The Cretan diet is based on the Cretan rusk. Usually whole meal and very often from cereals that are not widely consumed in other areas, such as barley and oat, it is always present in the Cretan table. In the past the scattered mills throughout Crete were grinding cereals which were grown on the island, housewives took flour, kneaded bread, and they made the Cretan rusk.
Olive oil has always been the most common ingredient of the Cretan nutrition. Served raw or cooked in almost every dish, it is largely credited for the longevity of the Cretans. However, the olive and olive oil are not only part of the diet, it is part of life. The Cretan’s love for the olive tree, the sacred tree of the Cretan land and the tight link between them goes back thousands of years, from the Minoan era and reaches our days.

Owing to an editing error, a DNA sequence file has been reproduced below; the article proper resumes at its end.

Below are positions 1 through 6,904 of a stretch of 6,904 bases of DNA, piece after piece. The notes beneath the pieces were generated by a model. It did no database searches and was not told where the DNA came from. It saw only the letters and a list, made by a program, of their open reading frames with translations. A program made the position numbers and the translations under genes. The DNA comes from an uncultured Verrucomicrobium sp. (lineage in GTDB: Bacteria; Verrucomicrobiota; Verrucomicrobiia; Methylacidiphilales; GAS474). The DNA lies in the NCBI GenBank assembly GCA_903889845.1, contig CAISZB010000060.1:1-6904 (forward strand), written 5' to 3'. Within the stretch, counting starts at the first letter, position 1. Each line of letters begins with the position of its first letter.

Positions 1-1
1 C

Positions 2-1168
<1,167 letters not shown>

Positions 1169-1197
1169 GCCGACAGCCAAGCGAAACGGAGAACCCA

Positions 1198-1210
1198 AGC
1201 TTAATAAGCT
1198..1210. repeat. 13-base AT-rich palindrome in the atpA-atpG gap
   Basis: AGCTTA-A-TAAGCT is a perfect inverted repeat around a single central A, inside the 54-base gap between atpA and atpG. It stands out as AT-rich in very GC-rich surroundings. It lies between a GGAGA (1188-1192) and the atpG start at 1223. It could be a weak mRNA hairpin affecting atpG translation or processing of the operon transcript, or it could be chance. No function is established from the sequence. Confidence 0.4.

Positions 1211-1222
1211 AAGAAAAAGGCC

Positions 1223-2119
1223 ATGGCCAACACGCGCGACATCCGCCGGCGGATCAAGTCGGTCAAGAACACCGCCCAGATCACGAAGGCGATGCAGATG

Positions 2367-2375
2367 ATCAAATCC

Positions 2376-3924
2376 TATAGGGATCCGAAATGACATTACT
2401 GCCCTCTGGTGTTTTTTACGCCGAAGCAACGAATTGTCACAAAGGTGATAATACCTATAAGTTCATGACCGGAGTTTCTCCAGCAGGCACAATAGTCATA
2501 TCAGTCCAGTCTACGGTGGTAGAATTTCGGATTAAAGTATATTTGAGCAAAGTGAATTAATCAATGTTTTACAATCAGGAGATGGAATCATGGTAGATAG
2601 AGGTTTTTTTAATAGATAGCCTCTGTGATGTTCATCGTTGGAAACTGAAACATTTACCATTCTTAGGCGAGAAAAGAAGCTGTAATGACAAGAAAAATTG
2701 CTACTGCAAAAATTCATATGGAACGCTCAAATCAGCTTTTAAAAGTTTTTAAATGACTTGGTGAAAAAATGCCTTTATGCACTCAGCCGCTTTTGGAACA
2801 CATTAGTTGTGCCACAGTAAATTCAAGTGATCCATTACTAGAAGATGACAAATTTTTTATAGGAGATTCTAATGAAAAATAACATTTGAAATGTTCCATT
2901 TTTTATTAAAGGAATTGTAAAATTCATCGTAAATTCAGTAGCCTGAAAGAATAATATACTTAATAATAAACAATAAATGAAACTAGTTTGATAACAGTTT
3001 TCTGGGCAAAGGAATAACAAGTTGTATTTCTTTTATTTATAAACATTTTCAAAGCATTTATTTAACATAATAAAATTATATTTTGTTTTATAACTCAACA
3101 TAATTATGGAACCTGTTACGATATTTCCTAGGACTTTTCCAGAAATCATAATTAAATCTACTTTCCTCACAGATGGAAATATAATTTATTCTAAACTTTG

The orange fruit was never missing from the Cretan table as a necessary dessert. The Cretans, according to studies, are eating six times more fruit than the average inhabitant of other Mediterranean regions. The Greek mythology says that citrus was the gift made by Gaia, the earth, for the marriage of the father of the gods, Zeus and Hera. This divine gift, which was kept, according to Greek mythology, in the gardens of the Hesperides, away from people, mainly grown in the fertile plain of Chania.
Important in the Cretan nutrition are dairy products commonly produced from goat or sheep milk and consumed daily but in small quantities. The rich flora of the island in which the goats are fed, give excellent flavor to the dairy products of Crete. According to mythology, while the god Zeus was growing up in a cave, he had a goat for company, which gave him her milk.